Attending Google I/O is a special privilege for anyone fortunate enough to attend. For gadget nerds like us, scoring an I/O ticket is like winning the Android lottery. It’s an impressive event, no matter which way you cut it, but as many of you would have read this year, it can sometimes not go entirely to plan. Perhaps in light of the negative feedback to this year’s event at the Shoreline Amphitheater in the shadow of the Googleplex, next year’s Google I/O will reportedly return to downtown San Francisco’s Moscone West.
For many, this will be a welcome change (if it is true: so far, only Tech Crunch is claiming the change of location). Moscone is, naturally, very well set up for conferences. The convention center has nowhere near the capacity as the unrestricted open spaces of Google’s carpark, but it does arguably provide a much better environment in which to consume what I/O is all about.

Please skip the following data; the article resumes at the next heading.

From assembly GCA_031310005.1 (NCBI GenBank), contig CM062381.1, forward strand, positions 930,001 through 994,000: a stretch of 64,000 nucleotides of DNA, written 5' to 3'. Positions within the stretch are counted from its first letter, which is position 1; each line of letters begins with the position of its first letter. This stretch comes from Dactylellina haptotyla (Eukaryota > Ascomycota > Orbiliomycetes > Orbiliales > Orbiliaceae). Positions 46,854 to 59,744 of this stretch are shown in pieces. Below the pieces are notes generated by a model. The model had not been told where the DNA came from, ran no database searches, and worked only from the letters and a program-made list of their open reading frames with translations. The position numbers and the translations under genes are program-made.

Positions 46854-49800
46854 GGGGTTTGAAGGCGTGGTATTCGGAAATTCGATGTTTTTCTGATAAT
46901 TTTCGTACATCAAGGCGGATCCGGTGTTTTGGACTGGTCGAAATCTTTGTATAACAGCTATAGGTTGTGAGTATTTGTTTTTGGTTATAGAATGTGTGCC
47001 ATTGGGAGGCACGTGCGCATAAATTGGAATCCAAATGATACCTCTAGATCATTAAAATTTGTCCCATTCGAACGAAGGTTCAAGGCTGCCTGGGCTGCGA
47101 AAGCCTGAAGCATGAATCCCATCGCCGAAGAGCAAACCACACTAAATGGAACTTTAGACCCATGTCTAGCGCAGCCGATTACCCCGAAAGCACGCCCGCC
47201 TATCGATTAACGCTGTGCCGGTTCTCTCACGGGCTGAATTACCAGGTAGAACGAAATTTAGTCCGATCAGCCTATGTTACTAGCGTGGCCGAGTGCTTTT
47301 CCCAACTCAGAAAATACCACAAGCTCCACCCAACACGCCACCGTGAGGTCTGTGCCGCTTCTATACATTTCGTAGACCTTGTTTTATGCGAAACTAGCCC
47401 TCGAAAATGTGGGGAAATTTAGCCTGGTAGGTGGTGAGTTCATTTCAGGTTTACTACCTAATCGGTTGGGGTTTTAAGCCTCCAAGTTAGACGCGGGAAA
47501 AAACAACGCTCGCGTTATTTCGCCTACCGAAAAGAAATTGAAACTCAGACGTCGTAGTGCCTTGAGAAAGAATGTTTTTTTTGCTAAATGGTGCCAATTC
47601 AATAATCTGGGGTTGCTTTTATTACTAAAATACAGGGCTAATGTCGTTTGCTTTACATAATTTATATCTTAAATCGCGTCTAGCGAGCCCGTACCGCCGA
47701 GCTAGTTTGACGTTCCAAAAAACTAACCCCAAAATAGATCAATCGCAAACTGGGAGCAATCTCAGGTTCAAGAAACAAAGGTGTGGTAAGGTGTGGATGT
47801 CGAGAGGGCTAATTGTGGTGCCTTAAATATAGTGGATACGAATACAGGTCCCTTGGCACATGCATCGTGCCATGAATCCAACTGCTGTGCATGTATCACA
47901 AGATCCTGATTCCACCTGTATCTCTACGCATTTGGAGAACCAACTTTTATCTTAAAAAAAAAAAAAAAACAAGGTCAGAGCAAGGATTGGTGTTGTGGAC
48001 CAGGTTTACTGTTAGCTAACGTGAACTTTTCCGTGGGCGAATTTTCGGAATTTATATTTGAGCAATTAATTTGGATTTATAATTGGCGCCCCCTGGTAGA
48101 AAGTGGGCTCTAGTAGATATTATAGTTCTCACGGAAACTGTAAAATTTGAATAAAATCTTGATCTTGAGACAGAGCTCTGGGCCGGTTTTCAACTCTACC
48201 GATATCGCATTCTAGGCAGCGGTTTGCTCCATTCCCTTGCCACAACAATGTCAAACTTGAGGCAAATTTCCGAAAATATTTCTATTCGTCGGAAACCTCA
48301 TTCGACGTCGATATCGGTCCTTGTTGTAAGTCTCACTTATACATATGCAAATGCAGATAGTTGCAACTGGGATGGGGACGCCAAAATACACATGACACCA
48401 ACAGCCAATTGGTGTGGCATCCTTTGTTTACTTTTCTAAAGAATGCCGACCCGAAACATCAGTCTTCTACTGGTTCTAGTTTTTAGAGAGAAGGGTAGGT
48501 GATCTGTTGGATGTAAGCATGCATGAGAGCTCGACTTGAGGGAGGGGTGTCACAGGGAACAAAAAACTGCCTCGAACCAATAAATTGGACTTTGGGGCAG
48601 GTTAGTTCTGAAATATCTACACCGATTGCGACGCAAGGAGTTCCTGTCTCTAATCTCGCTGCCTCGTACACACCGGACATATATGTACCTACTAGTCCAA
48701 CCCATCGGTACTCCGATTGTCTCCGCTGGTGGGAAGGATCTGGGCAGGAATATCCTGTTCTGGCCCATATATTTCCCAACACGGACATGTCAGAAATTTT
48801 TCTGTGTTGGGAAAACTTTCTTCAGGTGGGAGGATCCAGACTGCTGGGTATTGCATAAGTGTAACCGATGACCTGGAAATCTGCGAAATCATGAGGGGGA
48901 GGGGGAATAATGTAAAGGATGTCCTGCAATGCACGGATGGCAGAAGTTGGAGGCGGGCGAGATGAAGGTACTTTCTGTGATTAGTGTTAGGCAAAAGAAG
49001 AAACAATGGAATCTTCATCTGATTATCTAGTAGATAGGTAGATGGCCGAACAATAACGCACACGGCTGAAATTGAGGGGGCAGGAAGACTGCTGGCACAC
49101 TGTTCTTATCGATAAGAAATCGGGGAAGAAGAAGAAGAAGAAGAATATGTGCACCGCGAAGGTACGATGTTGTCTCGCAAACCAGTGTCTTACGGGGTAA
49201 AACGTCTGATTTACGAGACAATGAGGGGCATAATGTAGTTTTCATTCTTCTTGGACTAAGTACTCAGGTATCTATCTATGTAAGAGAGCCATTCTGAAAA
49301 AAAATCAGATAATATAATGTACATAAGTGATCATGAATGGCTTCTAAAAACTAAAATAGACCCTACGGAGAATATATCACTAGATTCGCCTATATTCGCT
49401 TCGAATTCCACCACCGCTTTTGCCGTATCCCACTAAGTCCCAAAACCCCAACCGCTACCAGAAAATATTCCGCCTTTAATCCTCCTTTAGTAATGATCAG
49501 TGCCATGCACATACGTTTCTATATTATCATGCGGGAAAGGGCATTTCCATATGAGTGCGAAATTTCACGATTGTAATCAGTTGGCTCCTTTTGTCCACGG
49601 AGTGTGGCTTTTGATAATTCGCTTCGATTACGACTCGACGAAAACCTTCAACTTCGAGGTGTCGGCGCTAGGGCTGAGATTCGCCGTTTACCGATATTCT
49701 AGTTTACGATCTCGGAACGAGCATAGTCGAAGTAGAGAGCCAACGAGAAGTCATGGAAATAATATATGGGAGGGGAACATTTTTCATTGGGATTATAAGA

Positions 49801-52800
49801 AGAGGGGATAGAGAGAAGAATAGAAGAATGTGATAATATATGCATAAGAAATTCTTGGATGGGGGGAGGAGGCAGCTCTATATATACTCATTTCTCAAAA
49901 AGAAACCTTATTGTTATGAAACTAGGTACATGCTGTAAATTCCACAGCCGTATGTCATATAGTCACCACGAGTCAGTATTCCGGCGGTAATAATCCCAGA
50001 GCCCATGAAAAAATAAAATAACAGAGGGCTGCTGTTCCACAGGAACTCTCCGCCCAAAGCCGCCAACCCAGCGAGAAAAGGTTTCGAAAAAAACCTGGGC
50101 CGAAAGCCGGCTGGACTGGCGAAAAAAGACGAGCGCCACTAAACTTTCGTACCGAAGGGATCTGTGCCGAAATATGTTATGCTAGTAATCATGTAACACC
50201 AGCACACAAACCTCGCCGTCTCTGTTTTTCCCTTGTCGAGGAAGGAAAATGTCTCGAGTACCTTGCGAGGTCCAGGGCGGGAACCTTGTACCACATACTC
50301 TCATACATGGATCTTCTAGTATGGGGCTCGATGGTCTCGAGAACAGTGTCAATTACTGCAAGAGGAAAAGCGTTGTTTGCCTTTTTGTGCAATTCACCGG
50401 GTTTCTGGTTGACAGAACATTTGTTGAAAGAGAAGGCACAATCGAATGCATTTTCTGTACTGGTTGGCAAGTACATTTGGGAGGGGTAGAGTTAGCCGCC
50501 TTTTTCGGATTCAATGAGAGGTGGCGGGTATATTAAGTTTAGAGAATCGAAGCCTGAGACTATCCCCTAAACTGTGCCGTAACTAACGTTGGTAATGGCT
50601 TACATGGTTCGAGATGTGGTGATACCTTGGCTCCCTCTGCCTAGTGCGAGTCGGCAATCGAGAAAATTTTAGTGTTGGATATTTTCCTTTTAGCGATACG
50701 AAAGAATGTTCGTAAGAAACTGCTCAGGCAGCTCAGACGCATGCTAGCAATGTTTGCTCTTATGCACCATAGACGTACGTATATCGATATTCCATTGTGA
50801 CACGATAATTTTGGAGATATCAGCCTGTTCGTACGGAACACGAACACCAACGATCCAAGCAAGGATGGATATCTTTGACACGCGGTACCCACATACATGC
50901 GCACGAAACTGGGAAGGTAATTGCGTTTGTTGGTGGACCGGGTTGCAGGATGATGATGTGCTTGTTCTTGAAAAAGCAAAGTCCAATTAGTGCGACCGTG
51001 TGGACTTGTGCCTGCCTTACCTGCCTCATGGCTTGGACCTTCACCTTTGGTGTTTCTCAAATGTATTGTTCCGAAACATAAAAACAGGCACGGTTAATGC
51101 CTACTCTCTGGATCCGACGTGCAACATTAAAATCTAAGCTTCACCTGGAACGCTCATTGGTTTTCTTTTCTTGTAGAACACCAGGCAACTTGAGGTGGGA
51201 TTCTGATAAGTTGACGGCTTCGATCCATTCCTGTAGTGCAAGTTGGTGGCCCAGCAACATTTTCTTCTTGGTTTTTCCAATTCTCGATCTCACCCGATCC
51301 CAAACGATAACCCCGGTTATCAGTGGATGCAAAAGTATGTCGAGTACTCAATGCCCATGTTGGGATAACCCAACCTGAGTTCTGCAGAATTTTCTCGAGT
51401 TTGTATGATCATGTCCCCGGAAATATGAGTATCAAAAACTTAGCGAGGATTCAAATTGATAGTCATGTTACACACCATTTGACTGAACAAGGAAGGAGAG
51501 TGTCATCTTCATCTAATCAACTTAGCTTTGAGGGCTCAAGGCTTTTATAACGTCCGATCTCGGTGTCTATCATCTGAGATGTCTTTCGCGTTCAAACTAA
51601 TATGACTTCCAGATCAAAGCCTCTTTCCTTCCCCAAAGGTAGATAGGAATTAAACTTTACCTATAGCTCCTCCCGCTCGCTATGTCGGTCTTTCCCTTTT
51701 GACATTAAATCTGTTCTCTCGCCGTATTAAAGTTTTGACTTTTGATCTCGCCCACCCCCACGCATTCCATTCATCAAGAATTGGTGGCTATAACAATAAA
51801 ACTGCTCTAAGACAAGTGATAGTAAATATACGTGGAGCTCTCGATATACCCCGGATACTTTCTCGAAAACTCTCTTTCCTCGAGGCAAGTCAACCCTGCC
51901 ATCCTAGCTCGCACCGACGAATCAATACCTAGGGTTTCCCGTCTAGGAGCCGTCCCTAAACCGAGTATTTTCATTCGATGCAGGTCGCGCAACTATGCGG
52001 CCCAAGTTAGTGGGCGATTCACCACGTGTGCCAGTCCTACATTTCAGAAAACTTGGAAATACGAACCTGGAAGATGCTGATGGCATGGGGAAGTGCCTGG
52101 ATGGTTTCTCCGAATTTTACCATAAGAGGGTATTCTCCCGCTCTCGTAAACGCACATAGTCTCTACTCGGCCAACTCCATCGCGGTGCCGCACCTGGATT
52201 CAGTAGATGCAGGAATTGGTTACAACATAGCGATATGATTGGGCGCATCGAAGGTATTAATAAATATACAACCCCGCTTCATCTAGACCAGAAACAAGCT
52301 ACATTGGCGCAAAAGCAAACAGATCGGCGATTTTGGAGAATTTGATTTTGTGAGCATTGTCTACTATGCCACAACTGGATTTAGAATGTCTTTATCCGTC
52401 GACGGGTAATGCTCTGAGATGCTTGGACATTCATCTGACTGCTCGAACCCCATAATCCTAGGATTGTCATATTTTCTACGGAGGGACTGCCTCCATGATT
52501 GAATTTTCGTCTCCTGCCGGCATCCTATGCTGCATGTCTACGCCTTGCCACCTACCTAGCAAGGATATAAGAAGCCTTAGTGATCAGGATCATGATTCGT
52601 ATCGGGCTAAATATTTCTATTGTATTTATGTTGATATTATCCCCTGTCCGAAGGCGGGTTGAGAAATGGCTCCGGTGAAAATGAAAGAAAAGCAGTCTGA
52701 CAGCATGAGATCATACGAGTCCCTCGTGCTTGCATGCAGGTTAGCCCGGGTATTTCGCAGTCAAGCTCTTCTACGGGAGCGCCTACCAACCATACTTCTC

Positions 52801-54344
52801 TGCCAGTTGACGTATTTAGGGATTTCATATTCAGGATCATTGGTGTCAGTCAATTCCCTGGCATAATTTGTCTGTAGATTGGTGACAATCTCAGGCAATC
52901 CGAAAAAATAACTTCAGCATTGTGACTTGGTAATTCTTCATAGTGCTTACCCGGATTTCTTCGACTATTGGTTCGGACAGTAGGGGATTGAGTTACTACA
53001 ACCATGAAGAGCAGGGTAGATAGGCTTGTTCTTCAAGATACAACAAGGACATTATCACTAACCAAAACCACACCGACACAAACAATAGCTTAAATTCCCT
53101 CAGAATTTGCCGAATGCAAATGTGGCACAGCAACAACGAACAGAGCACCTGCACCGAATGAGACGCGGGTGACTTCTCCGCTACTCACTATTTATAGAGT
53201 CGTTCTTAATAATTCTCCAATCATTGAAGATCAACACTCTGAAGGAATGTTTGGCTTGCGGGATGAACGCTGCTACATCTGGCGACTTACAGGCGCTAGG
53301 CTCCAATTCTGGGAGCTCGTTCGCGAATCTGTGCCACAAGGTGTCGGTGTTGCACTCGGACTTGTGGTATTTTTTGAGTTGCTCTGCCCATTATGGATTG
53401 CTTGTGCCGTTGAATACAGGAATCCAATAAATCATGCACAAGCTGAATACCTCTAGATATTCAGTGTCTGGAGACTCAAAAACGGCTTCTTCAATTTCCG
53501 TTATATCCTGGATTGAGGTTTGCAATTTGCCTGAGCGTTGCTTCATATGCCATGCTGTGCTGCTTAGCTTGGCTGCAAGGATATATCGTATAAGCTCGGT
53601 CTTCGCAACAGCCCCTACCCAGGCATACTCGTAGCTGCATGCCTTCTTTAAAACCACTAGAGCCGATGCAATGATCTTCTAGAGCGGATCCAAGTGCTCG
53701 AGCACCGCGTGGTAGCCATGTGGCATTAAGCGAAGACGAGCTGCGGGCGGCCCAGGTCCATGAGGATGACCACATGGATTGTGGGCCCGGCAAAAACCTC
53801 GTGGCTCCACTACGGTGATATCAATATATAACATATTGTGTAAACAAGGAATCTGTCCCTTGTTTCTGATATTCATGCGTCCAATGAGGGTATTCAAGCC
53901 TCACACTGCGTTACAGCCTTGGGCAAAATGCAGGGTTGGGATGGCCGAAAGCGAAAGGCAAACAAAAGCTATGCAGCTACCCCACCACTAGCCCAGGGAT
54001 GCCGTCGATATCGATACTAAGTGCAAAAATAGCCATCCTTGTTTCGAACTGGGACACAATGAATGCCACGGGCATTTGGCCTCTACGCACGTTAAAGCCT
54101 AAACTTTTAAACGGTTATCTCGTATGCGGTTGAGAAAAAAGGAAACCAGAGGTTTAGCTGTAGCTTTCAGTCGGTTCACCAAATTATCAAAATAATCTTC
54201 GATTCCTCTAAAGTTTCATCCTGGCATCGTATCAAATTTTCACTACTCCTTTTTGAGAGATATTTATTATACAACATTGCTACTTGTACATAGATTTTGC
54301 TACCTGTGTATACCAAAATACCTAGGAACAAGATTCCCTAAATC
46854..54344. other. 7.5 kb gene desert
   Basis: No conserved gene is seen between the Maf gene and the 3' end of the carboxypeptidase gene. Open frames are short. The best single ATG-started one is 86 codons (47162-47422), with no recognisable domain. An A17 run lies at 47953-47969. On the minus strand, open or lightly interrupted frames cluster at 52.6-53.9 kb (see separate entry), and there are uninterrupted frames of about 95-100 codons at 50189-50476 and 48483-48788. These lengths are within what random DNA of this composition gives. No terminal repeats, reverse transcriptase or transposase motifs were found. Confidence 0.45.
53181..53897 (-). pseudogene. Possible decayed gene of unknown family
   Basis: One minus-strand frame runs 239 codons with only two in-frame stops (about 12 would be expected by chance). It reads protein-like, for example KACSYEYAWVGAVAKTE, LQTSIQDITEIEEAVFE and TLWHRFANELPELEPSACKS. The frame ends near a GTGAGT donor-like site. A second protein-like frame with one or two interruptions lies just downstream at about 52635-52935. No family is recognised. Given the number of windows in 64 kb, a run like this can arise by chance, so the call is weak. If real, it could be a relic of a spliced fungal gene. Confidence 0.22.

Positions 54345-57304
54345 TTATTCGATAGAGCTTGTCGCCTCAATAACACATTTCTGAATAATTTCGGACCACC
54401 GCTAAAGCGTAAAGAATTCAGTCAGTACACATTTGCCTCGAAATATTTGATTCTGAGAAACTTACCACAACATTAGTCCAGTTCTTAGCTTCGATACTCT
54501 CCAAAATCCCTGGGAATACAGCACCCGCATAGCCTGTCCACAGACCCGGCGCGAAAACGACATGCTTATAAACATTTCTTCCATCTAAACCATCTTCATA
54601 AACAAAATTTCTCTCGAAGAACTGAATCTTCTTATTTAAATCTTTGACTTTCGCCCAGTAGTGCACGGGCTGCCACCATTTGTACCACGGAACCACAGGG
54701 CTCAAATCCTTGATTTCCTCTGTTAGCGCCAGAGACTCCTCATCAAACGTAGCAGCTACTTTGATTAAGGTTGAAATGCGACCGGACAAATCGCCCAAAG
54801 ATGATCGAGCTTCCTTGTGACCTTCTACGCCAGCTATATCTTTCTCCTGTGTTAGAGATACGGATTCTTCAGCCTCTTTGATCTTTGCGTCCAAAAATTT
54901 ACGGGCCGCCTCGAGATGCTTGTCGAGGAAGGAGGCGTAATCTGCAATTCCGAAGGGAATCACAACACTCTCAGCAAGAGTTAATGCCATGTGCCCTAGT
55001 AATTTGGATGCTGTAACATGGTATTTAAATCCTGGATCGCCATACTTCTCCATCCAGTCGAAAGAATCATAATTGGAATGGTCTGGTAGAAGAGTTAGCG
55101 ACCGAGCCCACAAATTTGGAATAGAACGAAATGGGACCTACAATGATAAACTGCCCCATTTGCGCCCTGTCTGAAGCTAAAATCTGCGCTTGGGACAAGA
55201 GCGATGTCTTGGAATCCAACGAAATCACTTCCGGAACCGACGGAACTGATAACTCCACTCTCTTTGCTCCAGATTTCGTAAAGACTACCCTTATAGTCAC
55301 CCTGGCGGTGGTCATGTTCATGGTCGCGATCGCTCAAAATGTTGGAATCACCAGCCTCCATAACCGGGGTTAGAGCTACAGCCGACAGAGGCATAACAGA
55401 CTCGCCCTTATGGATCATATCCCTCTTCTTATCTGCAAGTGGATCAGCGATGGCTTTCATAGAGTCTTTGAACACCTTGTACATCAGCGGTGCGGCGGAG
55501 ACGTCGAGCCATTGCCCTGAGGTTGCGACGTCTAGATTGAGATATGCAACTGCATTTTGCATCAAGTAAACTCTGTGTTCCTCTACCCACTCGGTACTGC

This year’s outdoor event featured long lines in the hot sun, inadequate session seating, no overflow spaces or external feeds of what was going on inside sessions you might not have gotten in to, a pretty confusing layout, poor signage and so on. There are plenty of informative Reddit and forum threads to get your fair share of vitriol if you’re into that kind of thing. And while it must be said Google did a great job under the circumstances, the planning just wasn’t spot on.
A return to Moscone will make getting to the event a lot easier. There will be climate control and proper access. The ballroom in which the keynote is presented will have a smaller capacity than this year’s event, meaning more developers will miss out on it. But those that do get in will certainly enjoy it more (there were a LOT of complaints made this year about having to sit through the keynote under the hot California sun, and rightfully so).
We may see a return to a two-day event rather than three-day festival atmosphere we had this year, although we hope not. Having things spread out over three days allows for a better mix of being informed, schmoozing and enjoying the event itself. We don’t care if the goodie bag is gone for good, just as long as we have new things to play with while we’re there (another big complaint from this year’s event). In any case, we’ll be there, keen to see what lessons Google learned from this year’s I/O and to get up to speed on everything new it has to share in 2017.
Have you attended I/O? Do you hope to one day?